Cookies on this website
We use cookies to ensure that we give you the best experience on our website. If you click 'Continue' we'll assume that you are happy to receive all cookies and you won't see this message again. Click 'Find out more' for information on how to change your cookie settings.

A highly drug resistant malaria "superbug" from western Cambodia is now present in southern Vietnam, leading to alarming failure rates for dihydroartemisinin (DHA)-piperaquine — Vietnam’s national first-line malaria treatment, leading malaria scientists warn.

The spread of this dominant artemisinin drug resistant P falciparum C580Y mutant malaria parasite lineage across the entire Mekong Sub-region is a serious threat to malaria control and eradication efforts, the scientists say in a letter published today in The Lancet Infectious Diseases.

"A single mutant strain of very drug resistant malaria has now spread from western Cambodia to north-eastern Thailand, southern Laos and into southern Vietnam and caused a large increase in treatment failure of patients with malaria," says letter co-author Oxford Prof. Arjen Dondorp, Head of Malaria and Deputy Head of the Mahidol Oxford Tropical Medicine Research Unit (MORU) in Thailand, Asia.

“This could result in an important increase in malaria transmission in these countries and severely jeopardize their malaria elimination efforts,” said Prof. Dondorp. “We hope this evidence will be used to reemphasize the urgency of malaria elimination in the Mekong sub-region before falciparum malaria becomes close to untreatable.”

The spread of artemisinin resistance in Plasmodium falciparum and the subsequent loss of partner antimalarial drugs in the Greater Mekong sub-region presents one of the greatest threats to the control and elimination of malaria, the letter authors say.

“We are losing a dangerous race. The spread of this malaria “superbug” has caused an alarming rise in treatment failures forcing changes in drug policy and leaving few options for the future,” said said letter co-author and Mahidol and Oxford University Prof Sir Nicholas White. “We need to tackle this public health emergency urgently.”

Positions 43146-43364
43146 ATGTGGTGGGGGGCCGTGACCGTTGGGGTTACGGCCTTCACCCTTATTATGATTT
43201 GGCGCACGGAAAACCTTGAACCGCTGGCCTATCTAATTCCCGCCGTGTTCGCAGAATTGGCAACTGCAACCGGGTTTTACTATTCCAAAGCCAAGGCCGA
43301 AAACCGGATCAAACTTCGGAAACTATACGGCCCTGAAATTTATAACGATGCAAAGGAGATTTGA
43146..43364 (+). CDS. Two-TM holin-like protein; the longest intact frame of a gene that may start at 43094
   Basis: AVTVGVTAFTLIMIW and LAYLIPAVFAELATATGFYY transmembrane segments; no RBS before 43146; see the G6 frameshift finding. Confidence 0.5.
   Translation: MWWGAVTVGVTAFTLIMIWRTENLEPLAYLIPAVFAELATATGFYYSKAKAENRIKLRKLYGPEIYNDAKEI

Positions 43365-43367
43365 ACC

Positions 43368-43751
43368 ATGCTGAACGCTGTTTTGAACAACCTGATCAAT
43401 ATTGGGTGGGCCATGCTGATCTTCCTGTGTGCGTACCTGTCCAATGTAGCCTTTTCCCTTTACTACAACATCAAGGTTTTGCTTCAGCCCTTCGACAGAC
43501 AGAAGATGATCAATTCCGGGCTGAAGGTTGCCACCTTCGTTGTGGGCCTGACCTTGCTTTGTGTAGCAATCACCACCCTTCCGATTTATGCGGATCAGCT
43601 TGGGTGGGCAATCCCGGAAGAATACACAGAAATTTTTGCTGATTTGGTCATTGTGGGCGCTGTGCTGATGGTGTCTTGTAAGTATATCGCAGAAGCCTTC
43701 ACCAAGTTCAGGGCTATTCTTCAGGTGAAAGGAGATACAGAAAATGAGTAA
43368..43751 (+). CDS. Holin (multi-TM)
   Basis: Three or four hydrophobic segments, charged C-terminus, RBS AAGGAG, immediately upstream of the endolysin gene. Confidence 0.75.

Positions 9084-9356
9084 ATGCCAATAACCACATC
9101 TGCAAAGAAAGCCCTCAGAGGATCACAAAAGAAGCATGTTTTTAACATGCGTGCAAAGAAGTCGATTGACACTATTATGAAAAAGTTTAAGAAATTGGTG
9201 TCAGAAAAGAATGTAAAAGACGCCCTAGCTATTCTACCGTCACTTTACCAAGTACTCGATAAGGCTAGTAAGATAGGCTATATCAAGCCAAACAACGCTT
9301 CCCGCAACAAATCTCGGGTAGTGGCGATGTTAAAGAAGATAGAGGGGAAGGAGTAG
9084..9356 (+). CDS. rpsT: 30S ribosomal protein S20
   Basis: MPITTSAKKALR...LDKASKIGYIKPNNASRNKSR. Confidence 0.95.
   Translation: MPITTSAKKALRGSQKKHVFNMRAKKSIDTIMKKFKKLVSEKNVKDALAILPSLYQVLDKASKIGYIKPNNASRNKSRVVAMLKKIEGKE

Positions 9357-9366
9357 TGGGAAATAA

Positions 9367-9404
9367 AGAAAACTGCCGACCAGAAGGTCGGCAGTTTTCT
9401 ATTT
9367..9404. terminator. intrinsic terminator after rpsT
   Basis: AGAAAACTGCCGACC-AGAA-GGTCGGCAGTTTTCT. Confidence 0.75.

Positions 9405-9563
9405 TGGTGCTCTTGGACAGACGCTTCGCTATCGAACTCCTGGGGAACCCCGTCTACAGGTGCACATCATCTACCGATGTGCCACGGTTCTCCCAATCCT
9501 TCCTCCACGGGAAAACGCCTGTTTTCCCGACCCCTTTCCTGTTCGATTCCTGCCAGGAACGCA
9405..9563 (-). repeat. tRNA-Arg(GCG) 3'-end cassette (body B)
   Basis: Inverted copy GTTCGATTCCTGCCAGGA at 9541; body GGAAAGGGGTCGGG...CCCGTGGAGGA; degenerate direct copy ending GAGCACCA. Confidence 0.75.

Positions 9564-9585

Michael Chew from Wellcome's Infection and Immunobiology team said: "The spread of this malaria "superbug" strain, resistant to the most effective drug we have, is alarming and has major implications for public health globally. Around 700,000 people a year die from drug-resistant infections, including malaria. If nothing is done, this could increase to millions of people every year by 2050. Efforts to help track resistance to drugs are vital for improving diagnosis, treatment, and control of drug resistant infections."

Similar stories

Pint of Science Thailand is back

MORU Bangkok Public Engagement

Live and on-line from Bangkok! Be ready for Thursday 13th May, when Pint of Science Thailand will stream live from Bangkok. Join us via Facebook, YouTube or right here from the Pint of Science Thailand website as we journey from bacterial infections to viruses, discover how clinical trials work, and how scientific development is seen in the eyes of the law!

Innovative strategies for engaging communities with malaria research

MORU Bangkok Public Engagement

For World Malaria Day 2021, F1000 Research Blog spoke to Professor Phaik Yeong Cheah about her research focussed on drama and arts-based community engagement for malaria research, published with Wellcome Open Research.

New project’s child-appropriate primaquine doses could have significant impact on global burden of malaria

MORU Bangkok

On Sunday 25 April, World Malaria Day, the Developing Paediatric Primaquine (DPP) project will launch its website. DPP will produce children-appropriate primaquine doses that could both cut malaria deaths in vulnerable African children by blocking transmission of P. falciparum malaria and reduce P. vivax malaria more widely.

Researchers call for access to Ivermectin for young children

MORU Bangkok Publication Research

Millions of children weighing less than 15kg are currently denied access to Ivermectin treatment due to insufficient safety data being available to support a change to the current label indication. The WorldWide Antimalarial Resistance Network’s new meta-analysis provides evidence that supports removing this barrier and improving treatment equity.

New report highlights growing concern of vaccine falsification

MORU Bangkok

The Medicine Quality Research Group has published a new Medical Product Quality Report focussing on increasing issues around substandard and falsified (SF) COVID-19 vaccines. With the implementation of the key innovations of COVID-19 vaccines, there have been growing numbers of reports of SF vaccines in the public domain. Given the vital role they will play in ending the pandemic and protecting the global population but severe issues with equitable access, SF vaccines are highly likely to be a growing problem.

Evidence supports WHO recommendation for primaquine combined with ACTs to block Plasmodium falciparum transmission

MORU Bangkok Publication Research

Evidence from a new study, initiated by the Primaquine Roll Out Group and conducted at WWARN, supports the World Health Organization (WHO) recommendation for use of 0.25mg/kg dose of primaquine (PQ) combined with artemisinin-based combination therapies (ACT) to block Plasmodium falciparum transmission.